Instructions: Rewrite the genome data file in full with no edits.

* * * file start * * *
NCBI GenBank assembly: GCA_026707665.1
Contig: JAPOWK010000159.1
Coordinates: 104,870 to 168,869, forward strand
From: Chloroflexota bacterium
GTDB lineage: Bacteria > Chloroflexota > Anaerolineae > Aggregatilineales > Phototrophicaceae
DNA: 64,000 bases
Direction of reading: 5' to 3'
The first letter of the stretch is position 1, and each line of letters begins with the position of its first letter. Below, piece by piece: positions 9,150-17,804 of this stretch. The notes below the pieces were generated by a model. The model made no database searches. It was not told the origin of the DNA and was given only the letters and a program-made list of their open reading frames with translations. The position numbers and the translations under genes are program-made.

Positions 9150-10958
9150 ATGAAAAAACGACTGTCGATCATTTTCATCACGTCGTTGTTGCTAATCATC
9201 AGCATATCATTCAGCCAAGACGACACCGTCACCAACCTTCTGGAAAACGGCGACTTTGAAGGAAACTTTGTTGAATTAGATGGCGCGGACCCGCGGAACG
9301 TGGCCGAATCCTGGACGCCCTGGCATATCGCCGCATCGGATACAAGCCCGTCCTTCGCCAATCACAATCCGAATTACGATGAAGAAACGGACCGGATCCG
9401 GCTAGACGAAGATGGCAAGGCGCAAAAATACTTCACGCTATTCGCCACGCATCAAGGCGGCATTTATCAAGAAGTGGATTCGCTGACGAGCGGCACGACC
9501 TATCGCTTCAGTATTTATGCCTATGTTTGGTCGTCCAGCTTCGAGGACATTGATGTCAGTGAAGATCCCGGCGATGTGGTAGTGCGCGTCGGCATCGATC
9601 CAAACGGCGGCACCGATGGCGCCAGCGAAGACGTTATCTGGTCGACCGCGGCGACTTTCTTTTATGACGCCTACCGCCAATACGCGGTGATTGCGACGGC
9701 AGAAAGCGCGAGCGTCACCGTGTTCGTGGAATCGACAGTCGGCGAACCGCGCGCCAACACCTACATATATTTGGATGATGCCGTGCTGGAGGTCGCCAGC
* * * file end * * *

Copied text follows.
NCBI GenBank assembly: GCA_026707665.1
Contig: JAPOWK010000159.1
Coordinates: 104,870 to 168,869, forward strand
From: Chloroflexota bacterium
GTDB lineage: Bacteria > Chloroflexota > Anaerolineae > Aggregatilineales > Phototrophicaceae
DNA: 64,000 bases
Direction of reading: 5' to 3'
The first letter of the stretch is position 1, and each line of letters begins with the position of its first letter. Below, piece by piece: positions 9,150-17,804 of this stretch. The notes below the pieces were generated by a model. The model made no database searches. It was not told the origin of the DNA and was given only the letters and a program-made list of their open reading frames with translations. The position numbers and the translations under genes are program-made.

Positions 9150-10958
9150 ATGAAAAAACGACTGTCGATCATTTTCATCACGTCGTTGTTGCTAATCATC
9201 AGCATATCATTCAGCCAAGACGACACCGTCACCAACCTTCTGGAAAACGGCGACTTTGAAGGAAACTTTGTTGAATTAGATGGCGCGGACCCGCGGAACG
9301 TGGCCGAATCCTGGACGCCCTGGCATATCGCCGCATCGGATACAAGCCCGTCCTTCGCCAATCACAATCCGAATTACGATGAAGAAACGGACCGGATCCG
9401 GCTAGACGAAGATGGCAAGGCGCAAAAATACTTCACGCTATTCGCCACGCATCAAGGCGGCATTTATCAAGAAGTGGATTCGCTGACGAGCGGCACGACC
9501 TATCGCTTCAGTATTTATGCCTATGTTTGGTCGTCCAGCTTCGAGGACATTGATGTCAGTGAAGATCCCGGCGATGTGGTAGTGCGCGTCGGCATCGATC
9601 CAAACGGCGGCACCGATGGCGCCAGCGAAGACGTTATCTGGTCGACCGCGGCGACTTTCTTTTATGACGCCTACCGCCAATACGCGGTGATTGCGACGGC
9701 AGAAAGCGCGAGCGTCACCGTGTTCGTGGAATCGACAGTCGGCGAACCGCGCGCCAACACCTACATATATTTGGATGATGCCGTGCTGGAGGTCGCCAGC